Given current governance structures and city processes, Edmonton’s Green League program emphasised that “proactive engagement of bringing together” communities may be important instead of waiting for the city government to do so when a decision needs to be made. If relationships aren’t built before, it may become challenging to come to a consensus. Thus, all programs highlight the importance of building connections in communities as a way of building resilience to future risks posed by climate change.

Consolidating local resources

Overcoming volunteer capacity challenges was a recurrent theme in the workshop. A participant from Ecoburbia noted that they overcame challenges with capacity and volunteer burnout by creating a street coordinator system to distribute information to 350 more effectively. The system was developed after the program leaders delivered flyers for events by hand to all houses and they needed a more efficient system to deliver flyers on each street. After putting out a call to the community, 16 people volunteered, establishing the current street coordinator system which Ecoburbia participant described as:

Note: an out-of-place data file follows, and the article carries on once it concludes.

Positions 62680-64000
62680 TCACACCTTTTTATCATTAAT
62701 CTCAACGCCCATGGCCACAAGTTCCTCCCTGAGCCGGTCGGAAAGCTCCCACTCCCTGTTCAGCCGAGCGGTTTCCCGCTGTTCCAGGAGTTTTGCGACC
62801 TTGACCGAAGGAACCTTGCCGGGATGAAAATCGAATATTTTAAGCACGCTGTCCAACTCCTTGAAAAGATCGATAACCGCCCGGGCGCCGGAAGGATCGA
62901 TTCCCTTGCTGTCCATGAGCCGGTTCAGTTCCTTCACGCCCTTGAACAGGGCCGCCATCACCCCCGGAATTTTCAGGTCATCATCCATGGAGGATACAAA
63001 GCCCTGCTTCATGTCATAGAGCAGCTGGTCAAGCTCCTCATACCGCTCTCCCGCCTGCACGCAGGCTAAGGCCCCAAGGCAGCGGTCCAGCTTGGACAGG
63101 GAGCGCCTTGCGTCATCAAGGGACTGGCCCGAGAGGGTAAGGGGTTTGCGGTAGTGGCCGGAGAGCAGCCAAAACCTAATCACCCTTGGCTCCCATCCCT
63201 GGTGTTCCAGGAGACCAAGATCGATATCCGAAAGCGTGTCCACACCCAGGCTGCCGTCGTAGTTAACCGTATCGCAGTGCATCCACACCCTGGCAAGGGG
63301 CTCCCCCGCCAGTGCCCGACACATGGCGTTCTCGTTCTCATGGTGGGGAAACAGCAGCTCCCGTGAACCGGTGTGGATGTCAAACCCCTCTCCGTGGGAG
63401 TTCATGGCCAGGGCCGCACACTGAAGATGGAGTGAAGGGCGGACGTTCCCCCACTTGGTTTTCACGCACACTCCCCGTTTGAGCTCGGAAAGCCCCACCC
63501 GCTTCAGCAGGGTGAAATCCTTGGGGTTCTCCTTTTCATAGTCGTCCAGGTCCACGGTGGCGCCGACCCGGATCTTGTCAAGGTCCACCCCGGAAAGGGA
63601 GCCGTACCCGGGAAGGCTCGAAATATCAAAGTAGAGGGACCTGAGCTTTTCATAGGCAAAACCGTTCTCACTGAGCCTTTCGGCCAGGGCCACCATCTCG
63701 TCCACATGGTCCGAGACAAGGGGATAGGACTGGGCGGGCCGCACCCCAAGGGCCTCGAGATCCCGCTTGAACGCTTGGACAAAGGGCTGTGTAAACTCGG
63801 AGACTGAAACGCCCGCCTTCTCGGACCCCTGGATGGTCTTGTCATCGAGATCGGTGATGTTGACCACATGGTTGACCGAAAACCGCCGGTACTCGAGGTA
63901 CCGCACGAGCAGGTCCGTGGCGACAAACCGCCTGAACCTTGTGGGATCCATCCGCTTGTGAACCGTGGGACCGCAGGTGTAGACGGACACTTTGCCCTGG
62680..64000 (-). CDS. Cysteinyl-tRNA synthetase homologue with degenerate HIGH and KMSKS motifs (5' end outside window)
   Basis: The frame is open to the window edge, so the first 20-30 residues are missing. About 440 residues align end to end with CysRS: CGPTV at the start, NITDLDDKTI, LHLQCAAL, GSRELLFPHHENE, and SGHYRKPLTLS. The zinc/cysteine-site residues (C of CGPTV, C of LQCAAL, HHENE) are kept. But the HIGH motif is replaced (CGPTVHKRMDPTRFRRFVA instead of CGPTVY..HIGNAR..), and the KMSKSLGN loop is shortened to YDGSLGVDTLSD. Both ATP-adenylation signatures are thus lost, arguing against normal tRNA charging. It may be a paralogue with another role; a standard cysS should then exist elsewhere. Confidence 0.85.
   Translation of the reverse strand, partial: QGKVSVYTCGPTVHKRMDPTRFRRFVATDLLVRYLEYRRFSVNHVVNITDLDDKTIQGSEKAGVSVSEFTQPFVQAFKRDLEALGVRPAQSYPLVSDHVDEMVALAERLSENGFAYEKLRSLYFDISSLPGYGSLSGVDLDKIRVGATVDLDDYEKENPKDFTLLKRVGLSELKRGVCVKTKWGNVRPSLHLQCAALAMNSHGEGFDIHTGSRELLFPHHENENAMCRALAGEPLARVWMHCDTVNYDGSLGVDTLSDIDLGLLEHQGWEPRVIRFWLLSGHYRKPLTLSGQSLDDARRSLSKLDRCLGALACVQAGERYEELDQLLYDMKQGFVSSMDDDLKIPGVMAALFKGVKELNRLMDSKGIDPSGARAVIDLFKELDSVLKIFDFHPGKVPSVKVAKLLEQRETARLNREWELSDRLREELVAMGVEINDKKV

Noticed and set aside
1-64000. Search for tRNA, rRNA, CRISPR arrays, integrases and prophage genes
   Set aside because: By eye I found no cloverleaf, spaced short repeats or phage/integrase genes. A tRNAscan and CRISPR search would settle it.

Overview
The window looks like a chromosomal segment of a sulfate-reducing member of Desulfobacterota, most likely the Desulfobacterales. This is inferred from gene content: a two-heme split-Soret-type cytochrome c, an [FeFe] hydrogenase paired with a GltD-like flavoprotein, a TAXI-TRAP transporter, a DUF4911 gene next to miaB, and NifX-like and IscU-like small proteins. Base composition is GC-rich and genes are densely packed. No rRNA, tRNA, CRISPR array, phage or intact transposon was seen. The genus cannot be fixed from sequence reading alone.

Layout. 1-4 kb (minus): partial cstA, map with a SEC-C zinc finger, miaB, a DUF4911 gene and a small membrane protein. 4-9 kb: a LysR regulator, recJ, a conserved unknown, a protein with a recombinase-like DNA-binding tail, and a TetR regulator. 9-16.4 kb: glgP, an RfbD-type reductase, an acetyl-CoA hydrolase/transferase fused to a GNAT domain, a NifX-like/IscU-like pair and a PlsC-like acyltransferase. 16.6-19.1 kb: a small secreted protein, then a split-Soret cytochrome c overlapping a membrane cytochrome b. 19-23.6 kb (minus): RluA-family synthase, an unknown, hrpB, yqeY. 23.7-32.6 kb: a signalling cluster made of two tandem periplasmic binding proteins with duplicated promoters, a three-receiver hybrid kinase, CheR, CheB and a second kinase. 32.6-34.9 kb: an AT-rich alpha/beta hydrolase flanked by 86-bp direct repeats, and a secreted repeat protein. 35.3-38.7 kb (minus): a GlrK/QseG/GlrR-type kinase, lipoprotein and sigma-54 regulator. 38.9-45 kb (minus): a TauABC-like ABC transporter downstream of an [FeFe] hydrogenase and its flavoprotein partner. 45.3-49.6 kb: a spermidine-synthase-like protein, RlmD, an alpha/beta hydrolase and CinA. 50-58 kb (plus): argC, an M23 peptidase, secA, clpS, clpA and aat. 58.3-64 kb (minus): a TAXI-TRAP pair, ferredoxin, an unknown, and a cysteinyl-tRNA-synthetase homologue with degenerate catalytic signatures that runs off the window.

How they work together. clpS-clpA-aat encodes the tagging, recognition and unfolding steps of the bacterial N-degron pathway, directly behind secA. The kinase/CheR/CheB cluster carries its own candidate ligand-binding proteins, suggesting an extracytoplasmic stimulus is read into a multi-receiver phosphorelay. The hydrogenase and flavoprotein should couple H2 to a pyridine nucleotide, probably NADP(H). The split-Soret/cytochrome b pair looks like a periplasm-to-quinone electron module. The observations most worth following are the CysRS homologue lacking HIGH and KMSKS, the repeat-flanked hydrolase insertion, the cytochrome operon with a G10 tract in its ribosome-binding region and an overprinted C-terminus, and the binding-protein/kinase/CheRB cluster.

“When we have a flyer, I get them copied, we put them on a table out the front of my house. Each of those people know how many they need, and then they distribute that flyer to the area. It’s like a telephone tree in many ways”.

The system has also increased the capacity to organise future events as within the current organisational structure “using those street coordinators we have a meeting once a year […] and someone volunteers to organize some sort of activity every month”.


We began this research by setting out the existing opportunities and challenges of neighbourhood scale climate action (see Table 1). To build upon these challenges and opportunities-as well as to identify ways forward of overcoming these challenges- we have presented inputs from three neighbourhood scale climate action programs- two in Canada and one in Australia. In this section, we synthesise the findings from literature as well as the inputs from our workshop participants to derive key assertions for advancing neighbourhood scale climate action.